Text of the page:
'Even bigger and even better'
Nova S'eastern's Taylor battles transition to U.S., expectations
HERSHEY, Pa. -- Ben Taylor had golf clubs in his hands as soon as he could walk, and probably even before that.
Better yet, he had a wonderful playground unfolding right before him where he could use those clubs to his heart’s content. His dad, Phil, has owned Pachesham Park Golf Center in Leatherhead, England for the past 26 years.
Now 20, Taylor has known every square inch of Pachesham Park quite literally for his entire life. While other sports sometimes caught his attention early on, it was golf that eventually won out.
“I had access to a great facility to learn how to play,” Taylor said. “I’ve always been a sportsman. I’ve played every sport that high school offers, and I was also a big ice hockey player when I was younger.
“When I hit the age of 14 or 15, I realized I needed to focus all my energy into just the one sport. Golf was by far my favorite sport, and one that was the most influential in my life. That’s the one I wanted to take up.”
The decision to concentrate his efforts on golf has turned out well so far. He made the decision to head across the pond from England to begin his collegiate career at Nova Southeastern.
“Nova was the first school and the first coach I got in contact with,” Taylor said. “When the recruitment happened, that’s the one I went to visit. Being an international student in America, the bigger schools are a lot more of a culture shock.
“Coming to Nova, being a slightly smaller school, was a very wise decision. I was blessed with how good the facilities are, a lot better than I could’ve imagined.”
As a sophomore in his first year of eligibility in the United States, Taylor led the Sharks to last year’s NCAA Division II national championship in men’s golf.
On the way to winning it all with Nova in 2012, Taylor was named to the Sunshine State Conference’s Player of the Year and to the DII PING All-America First Team.
Those honors were amazing enough, but he was also presented with the Jack Nicklaus Award as the DII collegiate player of the year by the Golf Coaches Association of America.
“There’s always that thought in the back of my mind about how to handle the extra pressure, not only getting the player of the year award, but retaining it,” Taylor said. “I’m experienced enough to deal with those and use it to my advantage. I’ve already accomplished a player-of-the-year award in Division II.”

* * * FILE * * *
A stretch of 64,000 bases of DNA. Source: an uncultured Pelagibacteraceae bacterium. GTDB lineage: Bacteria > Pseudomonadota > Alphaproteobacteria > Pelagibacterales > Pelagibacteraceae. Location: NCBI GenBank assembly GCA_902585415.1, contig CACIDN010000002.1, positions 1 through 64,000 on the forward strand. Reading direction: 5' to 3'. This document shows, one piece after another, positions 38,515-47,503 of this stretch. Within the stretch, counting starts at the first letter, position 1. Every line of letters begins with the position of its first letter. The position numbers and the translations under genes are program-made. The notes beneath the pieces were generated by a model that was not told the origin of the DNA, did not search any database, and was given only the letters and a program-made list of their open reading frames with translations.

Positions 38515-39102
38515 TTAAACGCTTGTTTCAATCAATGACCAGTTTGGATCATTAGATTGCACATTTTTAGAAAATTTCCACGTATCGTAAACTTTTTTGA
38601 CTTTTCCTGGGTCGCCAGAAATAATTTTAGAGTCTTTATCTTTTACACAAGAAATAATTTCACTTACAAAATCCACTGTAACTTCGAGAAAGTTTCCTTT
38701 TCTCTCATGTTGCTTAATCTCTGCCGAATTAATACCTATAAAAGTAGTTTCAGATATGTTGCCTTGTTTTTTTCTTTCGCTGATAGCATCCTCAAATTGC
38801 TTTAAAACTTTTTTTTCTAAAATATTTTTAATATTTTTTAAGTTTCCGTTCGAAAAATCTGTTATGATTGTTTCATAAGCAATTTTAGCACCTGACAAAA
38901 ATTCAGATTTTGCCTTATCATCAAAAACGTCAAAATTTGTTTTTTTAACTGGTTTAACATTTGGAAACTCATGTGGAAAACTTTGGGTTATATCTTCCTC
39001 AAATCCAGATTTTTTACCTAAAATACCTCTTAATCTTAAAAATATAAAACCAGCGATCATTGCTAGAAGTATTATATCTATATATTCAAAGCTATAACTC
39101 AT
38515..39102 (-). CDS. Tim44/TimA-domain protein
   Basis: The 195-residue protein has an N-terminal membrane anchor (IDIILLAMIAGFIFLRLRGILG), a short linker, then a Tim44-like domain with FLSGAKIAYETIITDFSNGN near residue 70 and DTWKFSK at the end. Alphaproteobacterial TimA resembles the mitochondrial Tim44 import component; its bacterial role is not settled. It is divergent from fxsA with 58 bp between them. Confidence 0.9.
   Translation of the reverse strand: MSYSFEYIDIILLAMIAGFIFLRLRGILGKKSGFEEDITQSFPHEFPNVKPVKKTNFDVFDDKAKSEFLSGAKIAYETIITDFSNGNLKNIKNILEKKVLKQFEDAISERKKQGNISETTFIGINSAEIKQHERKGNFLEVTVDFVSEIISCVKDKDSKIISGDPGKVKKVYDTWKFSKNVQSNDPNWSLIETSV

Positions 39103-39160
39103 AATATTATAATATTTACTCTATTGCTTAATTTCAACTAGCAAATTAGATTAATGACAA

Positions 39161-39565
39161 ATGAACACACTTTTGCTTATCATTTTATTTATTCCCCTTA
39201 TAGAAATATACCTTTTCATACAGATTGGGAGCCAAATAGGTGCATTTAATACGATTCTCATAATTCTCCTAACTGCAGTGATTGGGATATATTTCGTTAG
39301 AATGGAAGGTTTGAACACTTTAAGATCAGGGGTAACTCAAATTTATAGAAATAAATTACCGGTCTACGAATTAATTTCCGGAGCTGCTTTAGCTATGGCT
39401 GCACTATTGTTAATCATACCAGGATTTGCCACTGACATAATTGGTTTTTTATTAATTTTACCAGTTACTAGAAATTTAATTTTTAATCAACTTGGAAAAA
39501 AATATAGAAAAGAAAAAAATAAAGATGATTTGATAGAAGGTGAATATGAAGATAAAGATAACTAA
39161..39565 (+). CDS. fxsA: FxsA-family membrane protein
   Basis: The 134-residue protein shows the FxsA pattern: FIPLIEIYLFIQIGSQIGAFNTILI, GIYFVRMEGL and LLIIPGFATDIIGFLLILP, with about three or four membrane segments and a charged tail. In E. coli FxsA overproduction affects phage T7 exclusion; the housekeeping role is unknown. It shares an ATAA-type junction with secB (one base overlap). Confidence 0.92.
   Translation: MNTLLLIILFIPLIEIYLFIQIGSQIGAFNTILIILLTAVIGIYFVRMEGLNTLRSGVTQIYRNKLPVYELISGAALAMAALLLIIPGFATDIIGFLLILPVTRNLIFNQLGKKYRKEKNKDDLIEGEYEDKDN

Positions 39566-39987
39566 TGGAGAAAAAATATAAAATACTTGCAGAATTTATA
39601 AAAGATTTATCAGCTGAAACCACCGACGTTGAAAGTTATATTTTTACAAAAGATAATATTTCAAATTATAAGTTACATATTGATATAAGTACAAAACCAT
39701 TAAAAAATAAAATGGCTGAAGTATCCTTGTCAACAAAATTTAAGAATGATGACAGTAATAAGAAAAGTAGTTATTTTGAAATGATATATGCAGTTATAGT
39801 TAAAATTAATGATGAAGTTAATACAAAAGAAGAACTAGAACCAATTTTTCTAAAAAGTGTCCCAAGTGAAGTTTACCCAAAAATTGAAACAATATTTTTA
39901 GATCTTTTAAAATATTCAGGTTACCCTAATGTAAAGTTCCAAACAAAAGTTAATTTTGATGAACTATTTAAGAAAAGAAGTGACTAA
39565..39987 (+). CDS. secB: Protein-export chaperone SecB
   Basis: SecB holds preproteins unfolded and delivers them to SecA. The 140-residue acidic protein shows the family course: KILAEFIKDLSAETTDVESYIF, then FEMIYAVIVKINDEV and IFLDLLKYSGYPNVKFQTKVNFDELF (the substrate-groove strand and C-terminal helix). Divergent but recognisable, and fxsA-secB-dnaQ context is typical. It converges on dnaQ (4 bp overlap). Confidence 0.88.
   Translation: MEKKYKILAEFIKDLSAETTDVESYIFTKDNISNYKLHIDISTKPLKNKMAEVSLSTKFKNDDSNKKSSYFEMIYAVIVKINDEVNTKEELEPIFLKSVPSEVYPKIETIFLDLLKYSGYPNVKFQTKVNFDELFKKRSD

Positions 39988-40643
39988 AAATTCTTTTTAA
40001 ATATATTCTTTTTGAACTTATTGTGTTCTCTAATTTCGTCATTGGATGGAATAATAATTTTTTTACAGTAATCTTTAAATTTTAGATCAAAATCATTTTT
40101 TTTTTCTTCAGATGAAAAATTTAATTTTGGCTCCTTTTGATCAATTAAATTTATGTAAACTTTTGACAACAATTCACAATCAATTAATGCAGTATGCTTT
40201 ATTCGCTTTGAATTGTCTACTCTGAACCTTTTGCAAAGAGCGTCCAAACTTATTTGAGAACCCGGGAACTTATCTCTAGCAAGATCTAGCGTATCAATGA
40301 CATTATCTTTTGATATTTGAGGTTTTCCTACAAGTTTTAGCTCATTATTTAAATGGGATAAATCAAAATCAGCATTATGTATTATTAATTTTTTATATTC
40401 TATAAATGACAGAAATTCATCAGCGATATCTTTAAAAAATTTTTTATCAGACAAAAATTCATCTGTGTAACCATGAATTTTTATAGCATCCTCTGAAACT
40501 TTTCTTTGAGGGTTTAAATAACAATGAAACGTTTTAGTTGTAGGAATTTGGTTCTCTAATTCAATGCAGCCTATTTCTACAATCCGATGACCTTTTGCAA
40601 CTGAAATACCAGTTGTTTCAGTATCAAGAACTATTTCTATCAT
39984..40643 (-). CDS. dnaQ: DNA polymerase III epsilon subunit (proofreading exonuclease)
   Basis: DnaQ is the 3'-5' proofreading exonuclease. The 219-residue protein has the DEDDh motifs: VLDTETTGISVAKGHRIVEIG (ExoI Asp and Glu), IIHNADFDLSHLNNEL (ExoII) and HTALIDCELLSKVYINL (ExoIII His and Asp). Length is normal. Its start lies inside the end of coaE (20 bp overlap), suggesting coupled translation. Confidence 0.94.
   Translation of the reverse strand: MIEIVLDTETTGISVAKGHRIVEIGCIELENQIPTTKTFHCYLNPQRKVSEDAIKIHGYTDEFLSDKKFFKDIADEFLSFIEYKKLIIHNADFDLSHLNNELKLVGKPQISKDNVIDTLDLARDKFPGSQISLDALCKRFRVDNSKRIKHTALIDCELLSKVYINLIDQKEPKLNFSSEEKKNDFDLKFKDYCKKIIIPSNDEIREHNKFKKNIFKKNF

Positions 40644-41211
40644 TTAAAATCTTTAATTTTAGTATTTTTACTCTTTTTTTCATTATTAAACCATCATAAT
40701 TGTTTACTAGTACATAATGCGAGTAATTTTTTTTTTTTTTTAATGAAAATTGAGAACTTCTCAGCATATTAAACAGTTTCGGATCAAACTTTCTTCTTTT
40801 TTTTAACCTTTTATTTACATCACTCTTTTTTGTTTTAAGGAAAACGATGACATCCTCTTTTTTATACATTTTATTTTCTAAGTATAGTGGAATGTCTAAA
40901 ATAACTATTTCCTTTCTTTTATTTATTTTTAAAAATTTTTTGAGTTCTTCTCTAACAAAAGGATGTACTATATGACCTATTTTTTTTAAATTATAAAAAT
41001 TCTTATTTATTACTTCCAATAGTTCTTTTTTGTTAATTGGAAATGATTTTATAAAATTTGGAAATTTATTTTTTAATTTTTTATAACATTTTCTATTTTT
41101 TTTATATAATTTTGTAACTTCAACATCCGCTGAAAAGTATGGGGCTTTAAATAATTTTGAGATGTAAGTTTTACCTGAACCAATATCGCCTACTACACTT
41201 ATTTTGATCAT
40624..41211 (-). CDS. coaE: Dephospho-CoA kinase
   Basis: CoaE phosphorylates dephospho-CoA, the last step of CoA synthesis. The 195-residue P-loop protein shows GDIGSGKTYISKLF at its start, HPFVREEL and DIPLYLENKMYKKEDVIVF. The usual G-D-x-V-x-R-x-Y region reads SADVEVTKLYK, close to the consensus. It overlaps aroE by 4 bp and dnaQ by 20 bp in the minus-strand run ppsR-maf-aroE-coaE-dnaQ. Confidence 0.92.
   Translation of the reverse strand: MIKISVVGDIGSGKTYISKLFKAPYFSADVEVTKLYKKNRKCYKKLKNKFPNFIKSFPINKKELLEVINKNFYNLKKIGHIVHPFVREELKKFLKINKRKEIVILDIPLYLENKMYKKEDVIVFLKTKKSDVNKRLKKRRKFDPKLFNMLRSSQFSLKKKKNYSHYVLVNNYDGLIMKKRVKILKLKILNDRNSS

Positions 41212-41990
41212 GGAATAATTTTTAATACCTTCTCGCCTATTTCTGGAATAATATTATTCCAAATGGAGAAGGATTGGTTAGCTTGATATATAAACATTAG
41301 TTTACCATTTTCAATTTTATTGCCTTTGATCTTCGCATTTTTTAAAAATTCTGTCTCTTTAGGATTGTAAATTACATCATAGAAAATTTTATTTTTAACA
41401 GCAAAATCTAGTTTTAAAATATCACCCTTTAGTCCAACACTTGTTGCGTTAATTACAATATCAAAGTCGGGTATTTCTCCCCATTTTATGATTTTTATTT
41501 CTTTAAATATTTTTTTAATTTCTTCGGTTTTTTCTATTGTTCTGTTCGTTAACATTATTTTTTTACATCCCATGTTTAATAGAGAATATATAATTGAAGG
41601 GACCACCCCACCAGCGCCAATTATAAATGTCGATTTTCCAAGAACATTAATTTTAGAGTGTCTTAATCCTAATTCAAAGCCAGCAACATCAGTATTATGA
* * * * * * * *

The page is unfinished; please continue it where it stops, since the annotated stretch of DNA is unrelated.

Issues with transferring credits from England to the States prevented the young man from playing golf his freshman year at Nova.
“I couldn’t play my freshman year, which was a great shame,” Taylor said. “Winning the player of the year award and also a national championship in my first year of being eligible to play was quite emotional, actually.
“It meant a lot having to grind through the first year, not being able to attend team practices, not being able to travel with the team. At the start, it was a tough decision to take, staying at college and not being able to play.”
Nova Southeastern is again ranked first coming into this year’s title round. Taylor would consider it an even grander accomplishment to win a second DII crown in as many years.
“I see it as more of a challenge than the year before,” he said. “We’re not going to the national championship to win it again. We’re going to win it for the second year in a row, which is a bigger achievement in itself. We don’t just want to bring back the same award we had last year.
“We want to make it even bigger and even better. It strives everyone to stay in the gym a bit longer, to work out when we practice a little bit harder. We just have a slightly different mindset going into the national championship, rather than putting that extra pressure on ourselves.”